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Today's Stichomancy for Eddie Murphy

The first excerpt represents the past or something you must release, and is drawn from The Lock and Key Library by Julian Hawthorne, Ed.:

suspicions. It scarcely admitted of argument, and at times seemed preposterous, nevertheless it persisted. The mind which in broad daylight assents to all that can be alleged against the absurdities of the belief in apparitions, will often acknowledge the dim terrors of darkness and loneliness--terrors at possibilities of supernatural visitations. In like manner, in the clear daylight of reason I could see the absurdity of my suspicion, but the vague stirrings of feeling remained unsilenced. I was haunted by the dim horrors of a possibility.

Thus it arose. We were both going to Munich, and Bourgonef had shortened his contemplated stay at Nuremberg that he might have the

The second excerpt represents the present or the deciding factor of the moment, and is drawn from Fables by Robert Louis Stevenson:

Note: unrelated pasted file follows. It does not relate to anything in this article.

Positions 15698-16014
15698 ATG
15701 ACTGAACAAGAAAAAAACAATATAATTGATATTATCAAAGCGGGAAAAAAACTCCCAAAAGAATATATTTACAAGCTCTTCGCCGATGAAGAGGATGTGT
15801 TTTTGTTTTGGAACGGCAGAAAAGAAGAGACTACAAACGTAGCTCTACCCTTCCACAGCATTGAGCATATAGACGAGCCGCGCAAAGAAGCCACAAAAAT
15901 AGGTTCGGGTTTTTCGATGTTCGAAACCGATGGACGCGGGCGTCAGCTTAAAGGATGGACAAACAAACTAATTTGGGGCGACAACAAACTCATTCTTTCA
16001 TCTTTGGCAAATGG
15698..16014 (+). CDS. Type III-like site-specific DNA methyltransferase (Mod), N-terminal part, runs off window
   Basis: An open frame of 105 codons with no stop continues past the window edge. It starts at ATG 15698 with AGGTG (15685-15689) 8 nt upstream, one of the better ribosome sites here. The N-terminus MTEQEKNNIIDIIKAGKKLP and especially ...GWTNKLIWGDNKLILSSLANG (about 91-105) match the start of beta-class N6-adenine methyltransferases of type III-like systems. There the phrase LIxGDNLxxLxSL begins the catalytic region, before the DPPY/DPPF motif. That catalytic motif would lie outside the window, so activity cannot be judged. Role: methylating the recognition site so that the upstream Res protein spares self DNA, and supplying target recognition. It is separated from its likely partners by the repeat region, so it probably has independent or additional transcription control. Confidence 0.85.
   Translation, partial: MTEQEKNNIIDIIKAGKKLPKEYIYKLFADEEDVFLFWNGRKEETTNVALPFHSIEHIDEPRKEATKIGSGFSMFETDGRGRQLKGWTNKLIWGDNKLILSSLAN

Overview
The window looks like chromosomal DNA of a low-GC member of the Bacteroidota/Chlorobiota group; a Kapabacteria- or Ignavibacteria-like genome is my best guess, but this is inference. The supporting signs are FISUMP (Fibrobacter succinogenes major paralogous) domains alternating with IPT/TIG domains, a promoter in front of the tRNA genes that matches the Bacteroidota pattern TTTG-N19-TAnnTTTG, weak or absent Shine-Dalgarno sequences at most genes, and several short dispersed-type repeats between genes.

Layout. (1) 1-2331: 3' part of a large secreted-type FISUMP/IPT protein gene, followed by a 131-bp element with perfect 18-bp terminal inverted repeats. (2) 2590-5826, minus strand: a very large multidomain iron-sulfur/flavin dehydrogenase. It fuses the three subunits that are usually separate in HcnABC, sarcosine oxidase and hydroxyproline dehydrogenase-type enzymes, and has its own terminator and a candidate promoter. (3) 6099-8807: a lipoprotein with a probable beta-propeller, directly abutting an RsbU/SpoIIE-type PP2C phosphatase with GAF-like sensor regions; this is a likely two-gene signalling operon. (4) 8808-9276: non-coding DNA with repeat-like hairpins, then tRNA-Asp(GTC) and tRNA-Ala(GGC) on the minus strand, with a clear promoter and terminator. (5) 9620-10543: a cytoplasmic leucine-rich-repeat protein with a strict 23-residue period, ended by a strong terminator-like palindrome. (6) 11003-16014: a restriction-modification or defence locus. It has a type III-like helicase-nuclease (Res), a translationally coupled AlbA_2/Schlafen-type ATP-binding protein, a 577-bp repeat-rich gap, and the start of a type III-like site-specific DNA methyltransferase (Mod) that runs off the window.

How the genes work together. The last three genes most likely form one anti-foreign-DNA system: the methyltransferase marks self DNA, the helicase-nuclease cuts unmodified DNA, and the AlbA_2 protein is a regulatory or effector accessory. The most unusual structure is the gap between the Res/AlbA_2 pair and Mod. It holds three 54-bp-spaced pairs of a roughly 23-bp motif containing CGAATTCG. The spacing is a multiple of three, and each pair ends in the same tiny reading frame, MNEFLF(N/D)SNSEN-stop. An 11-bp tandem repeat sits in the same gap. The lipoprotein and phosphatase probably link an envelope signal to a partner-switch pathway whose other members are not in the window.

Jack saw that they deceived him. So then, when he asked his way of any man, he showed the bright sword naked; and at that the gyve on the man's ankle rang, and answered in his stead; and the word was still STRAIGHT ON. But the man, when his gyve spoke, spat and struck at Jack, and threw stones at him as he went away; so that his head was broken.

So he came to that wood, and entered in, and he was aware of a house in a low place, where funguses grew, and the trees met, and the steaming of the marsh arose about it like a smoke. It was a fine house, and a very rambling; some parts of it were ancient like the hills, and some but of yesterday, and none finished; and all

The third excerpt represents the future or something you must embrace, and is drawn from A Second Home by Honore de Balzac:

grip of a spring. By night these two hardworking women set a lamp between them; and the light, concentrated by two globe-shaped bottles of water, showed the elder the fine network made by the threads on her pillow, and the younger the most delicate details of the pattern she was embroidering. The outward bend of the window had allowed the girl to rest a box of earth on the window-sill, in which grew some sweet peas, nasturtiums, a sickly little honeysuckle, and some convolvulus that twined its frail stems up the iron bars. These etiolated plants produced a few pale flowers, and added a touch of indescribable sadness and sweetness to the picture offered by this window, in which the two figures were appropriately framed.